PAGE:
“A hundred.”
“A hundred and one.”
“A hundred and one point zero one.”
“Eight hundred and ninety-nine thousand nine hundred and ninety-nine.”
“Four million.”
“Four million and one.”

Even when the boys discover the word ‘infinity,’ the game continues unimpeded:


“Two infinities.”
“Two hundred and thirty million infinities.”
“Seven quintillion infinities.”

(This, by the way, is bad mathematics: infinity arithmetic is a real, fascinating field of mathematics — or theology, as Kronecker famously remarked — but that’s not how it works.) 

Anyway, it gets Aira’s point across, and raises the necessary question: how the heck does anyone win? Translated back to fiction, if literally anything can make a story, how does one define success? Success implies the possibility of failure, which implies a limit, and what possible limit does infinite choice have?

In the story “The All That Plows through the Nothing,” the way to shape a narrative is itself the narrative conflict, as the narrator obsesses over two soccer moms chatting at the gym, who, to his bewilderment, drop bombshell disclosures (“My husband has cancer”) into the middle of their unhurried conversations. This idea of a natural narrative shape is mulled and dissected, in relentless variation after variation — “behind every frustrated vocation,” Aira writes, “lies a desire to sculpt” — until the narrator himself runs out of time without having been able to get to the most important point, the meaning he’s been straining for…

Su majestad, escoja. Su majestad es coja.


There’s another option, of course: that choice itself is an illusion. This idea is the driving conceit of “The Ovenbird,” in which a neurotic ovenbird, paralyzed in indecision over the limitless choices he must make in building his nest, looks with envy at his human neighbors’ infallible automatic instinct, bred into their genes by evolution, which determines exactly when to drink their maté, how to put the kettle on to boil, when to go to the store to pick up more maté, “without wondering if it was the right thing to do or not, without deliberation, just because that’s how it was written in the immemorial archives of their happy species.” There’s a similar idea at work in “God’s Tea Party,” in that even though the ape-ridden party is chaotic, it all is determined: “Every leap, every stain on the tablecloth, the trajectory of every slice of strawberry tart thrown from one end of the table to the other, exactly repeats what happened the time before and anticipates what will happen next time.” Every detail becomes meaningful, inevitable, for having been chosen. Any fiction is radically unlimited in the creation, and yet radically limited in the final form — because “every event is identical to itself.”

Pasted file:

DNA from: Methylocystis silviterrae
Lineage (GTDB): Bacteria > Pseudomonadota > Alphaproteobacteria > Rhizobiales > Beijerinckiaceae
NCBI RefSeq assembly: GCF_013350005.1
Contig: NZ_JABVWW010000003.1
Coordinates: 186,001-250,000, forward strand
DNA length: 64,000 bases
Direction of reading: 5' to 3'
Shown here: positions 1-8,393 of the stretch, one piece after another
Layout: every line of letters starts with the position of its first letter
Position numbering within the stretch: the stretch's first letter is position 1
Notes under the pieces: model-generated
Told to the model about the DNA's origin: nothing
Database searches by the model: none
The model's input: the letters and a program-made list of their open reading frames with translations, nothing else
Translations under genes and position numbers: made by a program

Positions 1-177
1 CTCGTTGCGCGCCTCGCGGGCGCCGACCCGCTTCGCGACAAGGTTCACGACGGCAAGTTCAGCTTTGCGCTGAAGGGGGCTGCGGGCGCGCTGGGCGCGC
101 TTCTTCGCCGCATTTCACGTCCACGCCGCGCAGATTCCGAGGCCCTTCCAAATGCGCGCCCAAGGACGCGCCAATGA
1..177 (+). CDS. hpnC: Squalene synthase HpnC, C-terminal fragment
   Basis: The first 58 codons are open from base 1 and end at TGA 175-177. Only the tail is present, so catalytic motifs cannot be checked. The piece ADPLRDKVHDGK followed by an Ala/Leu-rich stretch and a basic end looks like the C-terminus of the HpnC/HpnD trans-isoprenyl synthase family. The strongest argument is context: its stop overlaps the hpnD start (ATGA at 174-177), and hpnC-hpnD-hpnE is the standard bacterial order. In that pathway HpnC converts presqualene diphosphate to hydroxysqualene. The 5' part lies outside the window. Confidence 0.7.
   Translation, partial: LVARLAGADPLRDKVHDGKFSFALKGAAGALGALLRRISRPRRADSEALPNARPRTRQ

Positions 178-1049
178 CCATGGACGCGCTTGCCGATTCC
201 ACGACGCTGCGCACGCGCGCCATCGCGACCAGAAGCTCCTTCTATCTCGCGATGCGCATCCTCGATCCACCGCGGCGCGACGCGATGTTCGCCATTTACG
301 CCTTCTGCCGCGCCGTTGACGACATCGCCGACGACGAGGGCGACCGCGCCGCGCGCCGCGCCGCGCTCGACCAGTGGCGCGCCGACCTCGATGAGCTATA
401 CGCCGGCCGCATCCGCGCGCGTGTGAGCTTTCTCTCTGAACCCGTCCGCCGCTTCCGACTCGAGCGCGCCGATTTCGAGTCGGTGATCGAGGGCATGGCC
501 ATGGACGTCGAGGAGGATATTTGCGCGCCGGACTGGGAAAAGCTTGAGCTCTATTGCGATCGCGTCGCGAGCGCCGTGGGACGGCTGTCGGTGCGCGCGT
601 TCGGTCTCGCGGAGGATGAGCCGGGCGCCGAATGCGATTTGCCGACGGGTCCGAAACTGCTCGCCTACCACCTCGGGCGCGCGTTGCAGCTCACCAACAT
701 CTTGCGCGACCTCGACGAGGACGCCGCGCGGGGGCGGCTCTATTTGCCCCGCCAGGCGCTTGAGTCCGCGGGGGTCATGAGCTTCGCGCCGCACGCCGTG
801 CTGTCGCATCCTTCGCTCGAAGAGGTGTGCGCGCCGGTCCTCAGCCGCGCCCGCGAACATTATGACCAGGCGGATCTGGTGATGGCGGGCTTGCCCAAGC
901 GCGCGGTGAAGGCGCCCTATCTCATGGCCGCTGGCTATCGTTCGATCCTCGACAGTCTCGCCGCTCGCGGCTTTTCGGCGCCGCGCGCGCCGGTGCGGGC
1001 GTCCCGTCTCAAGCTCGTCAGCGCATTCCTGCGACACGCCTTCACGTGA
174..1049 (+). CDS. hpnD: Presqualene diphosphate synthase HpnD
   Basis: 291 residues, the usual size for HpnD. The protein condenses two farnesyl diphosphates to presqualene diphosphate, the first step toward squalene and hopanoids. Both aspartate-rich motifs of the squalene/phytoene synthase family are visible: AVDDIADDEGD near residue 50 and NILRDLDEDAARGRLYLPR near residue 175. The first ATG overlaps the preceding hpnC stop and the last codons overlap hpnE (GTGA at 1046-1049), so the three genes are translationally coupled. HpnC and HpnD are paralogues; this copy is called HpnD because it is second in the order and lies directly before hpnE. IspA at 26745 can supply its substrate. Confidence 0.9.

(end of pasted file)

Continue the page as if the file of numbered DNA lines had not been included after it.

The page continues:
But Aira challenges even this idea. In “The Spy” — one of the best in the collection — a character in a spy-thriller play, about to reveal his secret identity to the Committee of the Resistance, becomes vaguely conscious of being overheard by the theater audience. He tries to move the conversation into privacy, through room after room (scene change after scene change), until the very plot starts to collapse around him. Even though the character knows he is ruining the play, his reality, he can’t bring himself to speak the one secret to make sense of the plot.

Why the hell not?